Cathy Kreisel, LCSW, PMH-C
Psychotherapist serving California and Illinois
Adjustment to Parenthood
Are you or your partner feeling sad or depressed?
Do you or your partner feel more irritable or angry with those around you?
Are you or your partner having difficulty bonding with your baby?
Do you or your partner feel anxious or panicky?
Are you or your partner having problems with eating or sleeping?
Are you or your partner having upsetting thoughts that you can't get out of your mind?
Do you or your partner feel like you never should have become a parent?
You're pregnant or just gave birth and you're wondering why you're feeling sad, anxious or depressed when it's supposed to be the happiest time of your life. The reality of becoming a parent can look dramatically different from what you may have expected. During pregnancy and after delivery of your child, you and your partner go through a huge adjustment and may experience a range of emotions. This can be a challenging time for you both. Perinatal Mental Health Disorders are the most common complication of child birth yet it's rarely talked about.
Perinatal Mood and Anxiety Disorders
Perinatal Mood and Anxiety Disorders (PMADs) is common and effects 15-20% or 1 in 7 women during pregnancy or within a year after giving birth. PMADs is not just Postpartum Depression. It includes Postpartum Anxiety, Postpartum Obsessive Compulsive Disorder, Postpartum Traumatic Stress Disorder and Postpartum Psychosis. PMADs can be easily missed because many of the symptoms overlap with the expected changes during the postpartum period. PMADs are highly treatable, however, if left untreated can have lasting effects on the fetus, newborn, developing child and family.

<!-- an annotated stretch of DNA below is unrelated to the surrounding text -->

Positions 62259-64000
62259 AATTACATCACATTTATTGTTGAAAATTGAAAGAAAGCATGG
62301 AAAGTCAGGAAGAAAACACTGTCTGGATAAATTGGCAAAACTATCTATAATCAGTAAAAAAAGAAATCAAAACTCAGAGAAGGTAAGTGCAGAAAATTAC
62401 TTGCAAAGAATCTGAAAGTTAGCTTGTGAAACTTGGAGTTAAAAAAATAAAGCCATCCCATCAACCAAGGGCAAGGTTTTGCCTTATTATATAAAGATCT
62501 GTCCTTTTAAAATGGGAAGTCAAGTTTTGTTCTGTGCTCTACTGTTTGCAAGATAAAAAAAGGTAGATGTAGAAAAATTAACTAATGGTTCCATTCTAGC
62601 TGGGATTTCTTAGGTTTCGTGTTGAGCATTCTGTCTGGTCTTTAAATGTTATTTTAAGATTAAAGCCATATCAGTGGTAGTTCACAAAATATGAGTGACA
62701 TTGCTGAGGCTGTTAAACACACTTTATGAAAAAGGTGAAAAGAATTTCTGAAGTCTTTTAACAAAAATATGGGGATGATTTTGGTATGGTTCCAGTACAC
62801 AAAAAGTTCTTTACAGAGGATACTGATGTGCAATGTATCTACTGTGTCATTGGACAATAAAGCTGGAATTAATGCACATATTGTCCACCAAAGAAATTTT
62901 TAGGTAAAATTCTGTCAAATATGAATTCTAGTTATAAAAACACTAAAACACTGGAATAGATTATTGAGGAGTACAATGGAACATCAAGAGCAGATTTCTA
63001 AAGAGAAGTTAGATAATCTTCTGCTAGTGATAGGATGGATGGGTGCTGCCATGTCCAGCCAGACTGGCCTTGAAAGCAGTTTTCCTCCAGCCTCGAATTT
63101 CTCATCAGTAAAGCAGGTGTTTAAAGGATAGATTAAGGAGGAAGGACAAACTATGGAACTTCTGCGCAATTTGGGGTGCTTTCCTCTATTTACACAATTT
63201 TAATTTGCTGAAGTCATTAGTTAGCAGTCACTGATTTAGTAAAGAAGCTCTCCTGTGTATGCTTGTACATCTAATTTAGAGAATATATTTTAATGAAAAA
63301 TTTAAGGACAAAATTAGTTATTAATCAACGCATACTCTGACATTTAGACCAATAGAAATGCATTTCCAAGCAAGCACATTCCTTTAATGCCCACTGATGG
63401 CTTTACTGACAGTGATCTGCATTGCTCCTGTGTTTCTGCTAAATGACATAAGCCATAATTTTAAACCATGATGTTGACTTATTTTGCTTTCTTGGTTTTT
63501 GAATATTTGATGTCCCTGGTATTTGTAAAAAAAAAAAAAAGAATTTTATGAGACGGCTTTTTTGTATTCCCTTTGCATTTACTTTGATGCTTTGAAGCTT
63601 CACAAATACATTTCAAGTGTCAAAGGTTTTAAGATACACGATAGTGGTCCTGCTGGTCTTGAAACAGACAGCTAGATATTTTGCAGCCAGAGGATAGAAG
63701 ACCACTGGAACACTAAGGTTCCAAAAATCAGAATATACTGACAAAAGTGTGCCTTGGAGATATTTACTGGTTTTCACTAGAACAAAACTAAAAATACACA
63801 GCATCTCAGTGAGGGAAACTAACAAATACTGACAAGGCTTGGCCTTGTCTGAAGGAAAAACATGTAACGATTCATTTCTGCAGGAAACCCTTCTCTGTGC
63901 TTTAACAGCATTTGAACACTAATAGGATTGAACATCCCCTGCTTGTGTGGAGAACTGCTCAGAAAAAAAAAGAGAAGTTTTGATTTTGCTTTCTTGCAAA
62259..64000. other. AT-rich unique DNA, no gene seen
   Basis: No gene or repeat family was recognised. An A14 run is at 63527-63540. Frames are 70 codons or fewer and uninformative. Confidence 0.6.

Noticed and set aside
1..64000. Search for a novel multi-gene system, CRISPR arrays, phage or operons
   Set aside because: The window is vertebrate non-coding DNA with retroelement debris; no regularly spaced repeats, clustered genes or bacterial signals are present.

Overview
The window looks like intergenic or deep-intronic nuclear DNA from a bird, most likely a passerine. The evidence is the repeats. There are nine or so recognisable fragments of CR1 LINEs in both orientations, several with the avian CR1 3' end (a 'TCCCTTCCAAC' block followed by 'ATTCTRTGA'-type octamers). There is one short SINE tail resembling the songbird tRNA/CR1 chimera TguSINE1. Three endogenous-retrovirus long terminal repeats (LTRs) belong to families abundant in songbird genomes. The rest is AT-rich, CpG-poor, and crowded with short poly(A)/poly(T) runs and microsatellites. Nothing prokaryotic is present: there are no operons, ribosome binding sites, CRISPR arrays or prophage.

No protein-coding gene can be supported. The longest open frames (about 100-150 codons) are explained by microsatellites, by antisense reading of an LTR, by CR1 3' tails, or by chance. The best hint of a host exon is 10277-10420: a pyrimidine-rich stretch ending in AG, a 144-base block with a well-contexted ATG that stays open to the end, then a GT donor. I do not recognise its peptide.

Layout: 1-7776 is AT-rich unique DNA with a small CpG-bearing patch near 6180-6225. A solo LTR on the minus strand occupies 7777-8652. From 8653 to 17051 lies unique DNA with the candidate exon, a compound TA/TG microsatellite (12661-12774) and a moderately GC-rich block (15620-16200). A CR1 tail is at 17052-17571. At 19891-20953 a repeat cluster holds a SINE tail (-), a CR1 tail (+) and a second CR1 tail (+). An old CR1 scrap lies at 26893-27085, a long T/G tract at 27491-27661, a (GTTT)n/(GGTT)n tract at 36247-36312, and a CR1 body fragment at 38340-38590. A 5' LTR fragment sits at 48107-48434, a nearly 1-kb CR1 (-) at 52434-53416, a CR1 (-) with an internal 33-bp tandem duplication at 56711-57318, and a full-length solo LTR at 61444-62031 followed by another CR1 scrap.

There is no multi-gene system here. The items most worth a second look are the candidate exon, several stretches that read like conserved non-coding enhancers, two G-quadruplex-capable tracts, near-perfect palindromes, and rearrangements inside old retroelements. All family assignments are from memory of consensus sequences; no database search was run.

Many women experience what is referred to as the "Baby Blues" or feelings of exhaustion, irritation and sadness shortly after given birth. Some mood changes are normal and to be expected. This happens after delivery because your hormones are rapidly changing and you're getting less sleep than you're used to. These symptoms surface one to three days after giving birth and subside within two weeks after birth. While these changes are a normal part of the hormonal, physical and emotional adjustments after pregnancy and childbirth, if it is lasting more than a couple of weeks, or these feelings come back anytime in the first year after delivery for more than two weeks, you should seek consultation.
Depression During Pregnancy &
Depression during pregnancy or after giving birth occurs more often than you think. Approximately 10% of women experience depression during pregnancy and 20% of women experience significant depression after child birth. Symptoms can start any time during pregnancy and up to one year following birth. Typically, if the symptoms listed below are present for two weeks or more, it may be more than just the "baby blues".
Irritability and anger
Lack of interest in your baby
Appetite or sleep disturbance
Crying and sadness
Feelings of shame, guilt or hopelessness
Loss of interest in previously enjoyable activities
Possible thoughts of harming yourself or your baby